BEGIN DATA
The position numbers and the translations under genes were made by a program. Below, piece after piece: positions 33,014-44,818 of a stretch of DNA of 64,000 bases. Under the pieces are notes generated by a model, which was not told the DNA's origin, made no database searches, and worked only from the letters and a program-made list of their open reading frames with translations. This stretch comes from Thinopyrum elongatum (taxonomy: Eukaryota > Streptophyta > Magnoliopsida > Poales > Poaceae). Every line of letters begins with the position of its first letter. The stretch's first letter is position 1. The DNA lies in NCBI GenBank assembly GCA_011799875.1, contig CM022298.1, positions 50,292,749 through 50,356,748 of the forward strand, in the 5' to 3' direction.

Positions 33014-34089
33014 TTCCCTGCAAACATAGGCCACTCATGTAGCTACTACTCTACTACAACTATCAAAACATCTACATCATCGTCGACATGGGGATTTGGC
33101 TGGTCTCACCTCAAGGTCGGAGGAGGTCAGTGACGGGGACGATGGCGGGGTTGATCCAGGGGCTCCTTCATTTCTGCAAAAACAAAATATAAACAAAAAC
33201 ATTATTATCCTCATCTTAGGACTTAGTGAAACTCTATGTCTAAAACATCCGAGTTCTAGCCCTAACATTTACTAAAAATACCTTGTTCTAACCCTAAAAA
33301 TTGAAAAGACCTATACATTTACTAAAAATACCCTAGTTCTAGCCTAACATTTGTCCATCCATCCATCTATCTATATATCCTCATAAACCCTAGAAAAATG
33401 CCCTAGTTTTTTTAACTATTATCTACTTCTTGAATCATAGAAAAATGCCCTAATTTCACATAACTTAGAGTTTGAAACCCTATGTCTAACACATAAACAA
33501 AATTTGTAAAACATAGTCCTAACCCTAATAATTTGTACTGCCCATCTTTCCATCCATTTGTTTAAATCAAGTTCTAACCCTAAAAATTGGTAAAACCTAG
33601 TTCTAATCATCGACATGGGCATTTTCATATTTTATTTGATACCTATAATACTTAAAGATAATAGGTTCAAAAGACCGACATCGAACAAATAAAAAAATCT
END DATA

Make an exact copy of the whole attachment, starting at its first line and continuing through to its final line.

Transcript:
The position numbers and the translations under genes were made by a program. Below, piece after piece: positions 33,014-44,818 of a stretch of DNA of 64,000 bases. Under the pieces are notes generated by a model, which was not told the DNA's origin, made no database searches, and worked only from the letters and a program-made list of their open reading frames with translations. This stretch comes from Thinopyrum elongatum (taxonomy: Eukaryota > Streptophyta > Magnoliopsida > Poales > Poaceae). Every line of letters begins with the position of its first letter. The stretch's first letter is position 1. The DNA lies in NCBI GenBank assembly GCA_011799875.1, contig CM022298.1, positions 50,292,749 through 50,356,748 of the forward strand, in the 5' to 3' direction.

Positions 33014-34089
33014 TTCCCTGCAAACATAGGCCACTCATGTAGCTACTACTCTACTACAACTATCAAAACATCTACATCATCGTCGACATGGGGATTTGGC
33101 TGGTCTCACCTCAAGGTCGGAGGAGGTCAGTGACGGGGACGATGGCGGGGTTGATCCAGGGGCTCCTTCATTTCTGCAAAAACAAAATATAAACAAAAAC
33201 ATTATTATCCTCATCTTAGGACTTAGTGAAACTCTATGTCTAAAACATCCGAGTTCTAGCCCTAACATTTACTAAAAATACCTTGTTCTAACCCTAAAAA
33301 TTGAAAAGACCTATACATTTACTAAAAATACCCTAGTTCTAGCCTAACATTTGTCCATCCATCCATCTATCTATATATCCTCATAAACCCTAGAAAAATG
33401 CCCTAGTTTTTTTAACTATTATCTACTTCTTGAATCATAGAAAAATGCCCTAATTTCACATAACTTAGAGTTTGAAACCCTATGTCTAACACATAAACAA
33501 AATTTGTAAAACATAGTCCTAACCCTAATAATTTGTACTGCCCATCTTTCCATCCATTTGTTTAAATCAAGTTCTAACCCTAAAAATTGGTAAAACCTAG
33601 TTCTAATCATCGACATGGGCATTTTCATATTTTATTTGATACCTATAATACTTAAAGATAATAGGTTCAAAAGACCGACATCGAACAAATAAAAAAATCT